James Barry, a farmer living 6 miles from Manville, ND, owns 480 acres of land in Lavant Tp and 160 in Lakeville. He came here from Almonte, Ont in 1879 and owns 20 horses, 25 cattle, 35 hogs and is the parent of 5 boys and 1 girl, is a member of the school board and a manager of the Woodmen camp in Manvel. He was road supervisor in 1897 for his district.

Stephen Barrigan is a farmer living 10 miles from Marvel on 480 acres in section 31, township 154, range 52. He came here from Pembroke, Ont in 1879 and raises cattle, hogs and grain, and owns 31 thoroughbred Percheron horses.

Rolly Middleton is a farmer living 8 miles from Manvel on section 7, range 51. He came here from Lanark, Ont in 1890, owns 160 acres of land and is an ardent supporter of democratic principle. He is also an excellent violinist, a profession he practices considerably.

Gus Levi is a farmer living in Manvel who came here from Almonte, Ont in 1887. He has not entered the matrimonial relation yet but was supervisor for the Manvel road district in 1897 and is the principal horse trainer in North Dakota.

Albert Lindsay is a resident of Turtle River, the metropolis of Grand Forks County. He is postmaster and ex-township clerk. Mr. Lindsay came here from Pakenham, Ont in 1881. He owns 4 lots in town, an excellent threshing outfit and is a competent man with the rig. His residence is beautifully surrounded by ties. He raises cattle, hogs, grain, and potatoes. He is a lover of sport and a superior marksman when it comes to using ammunition.

William Howard, a farmer living 5 miles from town, owns 500 acres of land and excellent machinery. He came here from Pakenham in 1879 and raises cattle, hogs, and grain, and is a member of the town board.

John McGuire, Jr., is a farmer living 3 miles east of Manvel in Harvey Township, who came here from Pakenham, Ont in 1882 and bought the place he now lives on. He raises cattle, hogs, horses, and sheep of different varieties.

William Nagle is a farmer living 2 ½ miles east of Manvel on Section 12, Township 153, Range 51, where he owns 160 acres. He came from Almonte, Ont in 1878 and bought the farm he now lives on. He owns another farm near Manvel. He recently built a barn 34 x 44, where you will find an abundance of cattle, horses and hogs. He has a beautiful residence in a grove and owns the best horses in the neighbourhood.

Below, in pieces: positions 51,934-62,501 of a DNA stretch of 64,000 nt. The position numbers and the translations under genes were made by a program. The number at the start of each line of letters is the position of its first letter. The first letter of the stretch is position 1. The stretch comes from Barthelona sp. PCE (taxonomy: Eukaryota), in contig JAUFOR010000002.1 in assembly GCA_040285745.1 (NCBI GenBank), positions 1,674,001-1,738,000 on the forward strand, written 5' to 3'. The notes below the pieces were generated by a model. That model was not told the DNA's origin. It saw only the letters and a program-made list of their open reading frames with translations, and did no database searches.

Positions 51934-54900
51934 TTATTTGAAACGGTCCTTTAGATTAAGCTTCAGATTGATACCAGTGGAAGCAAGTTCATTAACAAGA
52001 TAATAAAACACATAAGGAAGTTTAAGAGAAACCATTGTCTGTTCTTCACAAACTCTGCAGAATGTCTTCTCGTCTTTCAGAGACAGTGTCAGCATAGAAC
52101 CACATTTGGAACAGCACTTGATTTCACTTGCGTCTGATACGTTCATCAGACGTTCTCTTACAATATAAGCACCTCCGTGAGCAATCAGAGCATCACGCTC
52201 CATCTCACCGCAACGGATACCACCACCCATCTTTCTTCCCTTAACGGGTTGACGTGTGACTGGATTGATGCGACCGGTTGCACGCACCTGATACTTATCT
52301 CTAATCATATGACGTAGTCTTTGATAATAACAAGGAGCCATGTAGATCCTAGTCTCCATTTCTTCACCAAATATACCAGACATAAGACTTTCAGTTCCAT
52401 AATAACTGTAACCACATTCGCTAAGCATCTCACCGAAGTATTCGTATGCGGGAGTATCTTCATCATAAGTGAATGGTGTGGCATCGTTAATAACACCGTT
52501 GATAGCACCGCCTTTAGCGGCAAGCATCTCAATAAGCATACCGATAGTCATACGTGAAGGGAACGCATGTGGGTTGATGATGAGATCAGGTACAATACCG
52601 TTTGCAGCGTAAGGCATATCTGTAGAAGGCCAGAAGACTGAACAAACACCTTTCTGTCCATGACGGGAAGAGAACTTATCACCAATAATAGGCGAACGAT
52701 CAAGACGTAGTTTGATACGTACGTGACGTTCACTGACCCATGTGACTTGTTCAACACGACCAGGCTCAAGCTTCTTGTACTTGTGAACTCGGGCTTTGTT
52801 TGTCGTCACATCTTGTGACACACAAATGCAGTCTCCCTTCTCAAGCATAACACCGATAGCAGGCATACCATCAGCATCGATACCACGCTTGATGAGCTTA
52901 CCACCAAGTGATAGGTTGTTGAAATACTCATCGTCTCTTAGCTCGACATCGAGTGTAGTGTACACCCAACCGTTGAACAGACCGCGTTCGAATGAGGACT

George Stream, Sr., is a farmer on Section 27, who came here from Lanark County, Ont in 1880. He owns a beautiful brick residence and a fine barn and outbuildings on the banks of the Turtle River, is a treasurer of the township and an old California miner. He has retired from manual labour and rented his farm to his son Lawrence, who is away on a visit to Canada.

William Donahue is a farmer living 5 miles from town. His buildings command a fine view on the banks of the Red River. He came here from Almonte, Ont in 1877 and owns a quarter section.

Pat Lindsay is a farmer living 4 miles from Manvel, came here from Pakenham in 1879 -- raises cattle, hogs, horses, and grain, and was one of the pioneers of the country.

Mrs. Sarah Hutton owns 480 acres of land 5 miles from Manvel. She came from Pakenham in 1877. Building in a natural grove on the banks of the Turtle River -- farm has abundant pasture -- much benefit from sale of cattle -- raises horses, hogs, and grain and deals in thoroughbred Jerseys, adding much profit to her business sale of butter [sic].

John Donohue is a farmer who is living 5 miles from Manvel on Section 31, Township 154, Range 51, where he owns a quarter section. He came here from Carleton Place, Ont in 1879 and bought the farmland he now lives on, with buildings on the banks of the Red River in a natural grove of large timber. He raises cattle, hogs, horses, and grain, and markets his wheat in Manvel elevators.

Edward Sullivan, farmer living 2 miles from town on three quarters of excellent land came here from Lanark, Ont in 1889. He is well provided with stables and a beautiful residence, the latter costing $1,000. He raises cattle, horses, and hogs, owns 2 thoroughbred Shorthorn cattle, and contemplates increasing the stock.